Heller Profiles

The Heller School for Social Policy and Management at Brandeis University

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Bulat Idrisov

Russia

MS '14

Fulbright recipient acquires skills to go beyond clinical medicine

Bulat Idrisov aims to be a bridge between policy makers and health care providers

How can you be Russian but not Russian? That’s a question that Bulat Idrisov poses about himself. Though born in Russia, his ancestry is complex. Growing up south of the Ural Mountains, where Europe meets Asia, in Bashkortostan, a Russian republic about the size of Iowa, Idrisov was descended from the indigenous people of the area, who have Turkic roots. Growing up, he learned both Turkish, English as well as his native Russian, Bashkir and Tatar languages. From boyhood, his strong interest was always medicine, mirroring his father and grandfather, both physicians.

He studied for seven years to complete his medical training in pediatrics and during that time had the opportunity to then travel to the U.S. to examine differences between health systems in the U.S. and Russia.

Idrisov observed dramatic differences in surgery, working environment, technology and doctor-patient relationships between his home country and South Carolina, where he practiced at a hospital. Continuing to compare health care systems in different parts of the world, he lived briefly in Bologna, Italy before returning to the U.S. He says that “the differences between American, Russian and Italian hospital practices were greater than I expected.”  

“While interacting with staff and patients in the Transplantology Ward, I increased my knowledge about health care in European countries, he says. “There was a dramatic difference in price of health care, accessibility, and clinical decision-making process, organ harvesting and donation procedures, and advanced technologies used at the transplant ward. Because there are little to no transplant services in my country, I was also highly impressed by the waiting list and database for organ donation.”  

This time, at the University of Southern California (USC), Idrisov collaborated with other researchers to adapt an evidence-based tobacco use cessation program for adolescents in Russia. While working at Children Regional Hospital in Russia Idrisov’s interest in comparative health care systems required a skill set beyond what his clinical training alone provided.  So he applied for and received a Fulbright Scholarship and was subsequently assigned to attend the Heller School in the Master of Science in International Health Policy and Management (MS) program which paralleled what he wanted to study.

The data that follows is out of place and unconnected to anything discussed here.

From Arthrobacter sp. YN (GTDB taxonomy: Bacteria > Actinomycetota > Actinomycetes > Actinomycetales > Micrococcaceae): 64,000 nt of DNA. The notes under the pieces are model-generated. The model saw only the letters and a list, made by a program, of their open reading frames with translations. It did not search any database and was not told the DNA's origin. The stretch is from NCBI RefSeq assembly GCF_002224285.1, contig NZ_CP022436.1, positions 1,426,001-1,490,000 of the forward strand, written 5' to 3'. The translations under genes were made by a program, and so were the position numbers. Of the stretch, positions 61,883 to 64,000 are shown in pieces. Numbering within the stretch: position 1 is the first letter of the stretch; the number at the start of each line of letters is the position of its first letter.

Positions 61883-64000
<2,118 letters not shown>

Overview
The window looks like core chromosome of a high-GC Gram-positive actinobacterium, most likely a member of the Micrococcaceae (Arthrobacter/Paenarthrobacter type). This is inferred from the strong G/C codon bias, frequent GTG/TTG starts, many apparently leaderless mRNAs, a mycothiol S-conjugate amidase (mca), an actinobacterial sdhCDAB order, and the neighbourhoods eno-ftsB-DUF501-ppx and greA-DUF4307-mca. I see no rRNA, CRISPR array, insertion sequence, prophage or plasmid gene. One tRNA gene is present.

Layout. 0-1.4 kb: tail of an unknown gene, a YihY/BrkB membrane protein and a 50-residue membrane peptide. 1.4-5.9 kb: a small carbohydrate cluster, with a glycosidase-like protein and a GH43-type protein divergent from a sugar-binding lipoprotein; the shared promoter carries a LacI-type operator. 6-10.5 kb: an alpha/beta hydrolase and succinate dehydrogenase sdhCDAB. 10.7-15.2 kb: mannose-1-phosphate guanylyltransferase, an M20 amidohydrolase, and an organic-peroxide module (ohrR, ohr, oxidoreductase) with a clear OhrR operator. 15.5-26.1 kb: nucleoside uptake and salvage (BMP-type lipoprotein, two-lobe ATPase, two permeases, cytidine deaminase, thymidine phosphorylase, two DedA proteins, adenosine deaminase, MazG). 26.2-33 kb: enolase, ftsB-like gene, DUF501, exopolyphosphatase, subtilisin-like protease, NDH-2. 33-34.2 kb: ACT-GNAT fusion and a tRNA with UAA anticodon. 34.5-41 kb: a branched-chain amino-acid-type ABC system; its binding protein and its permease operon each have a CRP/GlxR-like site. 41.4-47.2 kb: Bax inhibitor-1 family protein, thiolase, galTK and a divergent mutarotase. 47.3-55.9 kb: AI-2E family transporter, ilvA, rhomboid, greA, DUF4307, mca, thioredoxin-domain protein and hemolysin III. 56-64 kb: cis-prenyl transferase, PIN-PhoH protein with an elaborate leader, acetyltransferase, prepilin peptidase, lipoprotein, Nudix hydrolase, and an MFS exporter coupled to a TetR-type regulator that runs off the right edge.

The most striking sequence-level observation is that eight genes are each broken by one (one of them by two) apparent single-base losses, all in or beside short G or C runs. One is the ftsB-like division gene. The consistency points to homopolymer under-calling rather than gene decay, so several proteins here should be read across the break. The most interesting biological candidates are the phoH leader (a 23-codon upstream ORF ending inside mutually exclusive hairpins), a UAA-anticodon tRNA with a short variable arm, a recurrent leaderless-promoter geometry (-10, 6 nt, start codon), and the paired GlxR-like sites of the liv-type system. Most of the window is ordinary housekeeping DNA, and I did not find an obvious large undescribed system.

“I was eager to learn, apply and spread knowledge about successfully organized health systems around the world,” he says.

Idrisov’s list of learning objectives included international health systems, health care policy and global health, a perfect fit with Heller’s MS program.

“I was eager to come to Heller, after researching more about it, despite Fulbright’s policy of making the selections,” he says.

Even before coming into Heller’s buildings, Idrisov found the Brandeis campus friendly, calm and welcoming.

“The students are great and Heller feels like the United Nations, so many countries represented, so many languages spoken, so many passionate, friendly students always learning from each other even beyond their studies,” he says.

“Our professors are really great right from orientation; they are approachable and helpful, have an open door policy and if you have a problem or just want to chat, that open door is great. They all know what they are doing. Even Heller’s career development office is right there with you from the beginning to show you how your new skills translate into your future career. The curriculum is so pertinent to what I want to learn that I opted for 20 credits [the minimum is 16] because it's so hard to eliminate anything,” he says.

Idrisov’s future ambition is to be a bridge between policy makers and service providers back in his home Russia. Here in Greater Boston, he is already constructing that bridge, taking advantage of Boston’s resources even beyond the Brandeis campus by meeting regularly with colleagues at Boston Medical Center who are studying drug abuse in Russia.

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